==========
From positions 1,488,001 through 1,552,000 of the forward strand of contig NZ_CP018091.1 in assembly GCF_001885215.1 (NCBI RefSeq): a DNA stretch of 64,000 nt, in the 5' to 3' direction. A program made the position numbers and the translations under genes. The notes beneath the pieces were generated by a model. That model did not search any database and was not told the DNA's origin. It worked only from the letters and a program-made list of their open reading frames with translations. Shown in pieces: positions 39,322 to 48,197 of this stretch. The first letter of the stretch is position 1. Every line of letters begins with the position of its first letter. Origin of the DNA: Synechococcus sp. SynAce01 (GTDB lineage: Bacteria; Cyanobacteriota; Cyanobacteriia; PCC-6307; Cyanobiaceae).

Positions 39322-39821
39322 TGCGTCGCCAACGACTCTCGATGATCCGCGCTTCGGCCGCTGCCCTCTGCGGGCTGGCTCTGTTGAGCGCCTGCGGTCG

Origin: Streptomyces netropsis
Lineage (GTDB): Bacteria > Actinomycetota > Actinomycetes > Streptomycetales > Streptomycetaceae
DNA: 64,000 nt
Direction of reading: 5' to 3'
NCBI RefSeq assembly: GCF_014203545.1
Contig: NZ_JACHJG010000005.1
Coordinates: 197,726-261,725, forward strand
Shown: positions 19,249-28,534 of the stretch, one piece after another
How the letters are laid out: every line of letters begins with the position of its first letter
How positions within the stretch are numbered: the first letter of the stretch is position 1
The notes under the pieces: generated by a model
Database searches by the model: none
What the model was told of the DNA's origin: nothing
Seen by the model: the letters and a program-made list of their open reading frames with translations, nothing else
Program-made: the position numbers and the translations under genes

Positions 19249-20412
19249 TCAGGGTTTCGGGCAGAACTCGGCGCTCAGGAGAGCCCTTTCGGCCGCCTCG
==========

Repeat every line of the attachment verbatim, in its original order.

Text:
From positions 1,488,001 through 1,552,000 of the forward strand of contig NZ_CP018091.1 in assembly GCF_001885215.1 (NCBI RefSeq): a DNA stretch of 64,000 nt, in the 5' to 3' direction. A program made the position numbers and the translations under genes. The notes beneath the pieces were generated by a model. That model did not search any database and was not told the DNA's origin. It worked only from the letters and a program-made list of their open reading frames with translations. Shown in pieces: positions 39,322 to 48,197 of this stretch. The first letter of the stretch is position 1. Every line of letters begins with the position of its first letter. Origin of the DNA: Synechococcus sp. SynAce01 (GTDB lineage: Bacteria; Cyanobacteriota; Cyanobacteriia; PCC-6307; Cyanobiaceae).

Positions 39322-39821
39322 TGCGTCGCCAACGACTCTCGATGATCCGCGCTTCGGCCGCTGCCCTCTGCGGGCTGGCTCTGTTGAGCGCCTGCGGTCG

Origin: Streptomyces netropsis
Lineage (GTDB): Bacteria > Actinomycetota > Actinomycetes > Streptomycetales > Streptomycetaceae
DNA: 64,000 nt
Direction of reading: 5' to 3'
NCBI RefSeq assembly: GCF_014203545.1
Contig: NZ_JACHJG010000005.1
Coordinates: 197,726-261,725, forward strand
Shown: positions 19,249-28,534 of the stretch, one piece after another
How the letters are laid out: every line of letters begins with the position of its first letter
How positions within the stretch are numbered: the first letter of the stretch is position 1
The notes under the pieces: generated by a model
Database searches by the model: none
What the model was told of the DNA's origin: nothing
Seen by the model: the letters and a program-made list of their open reading frames with translations, nothing else
Program-made: the position numbers and the translations under genes

Positions 19249-20412
19249 TCAGGGTTTCGGGCAGAACTCGGCGCTCAGGAGAGCCCTTTCGGCCGCCTCG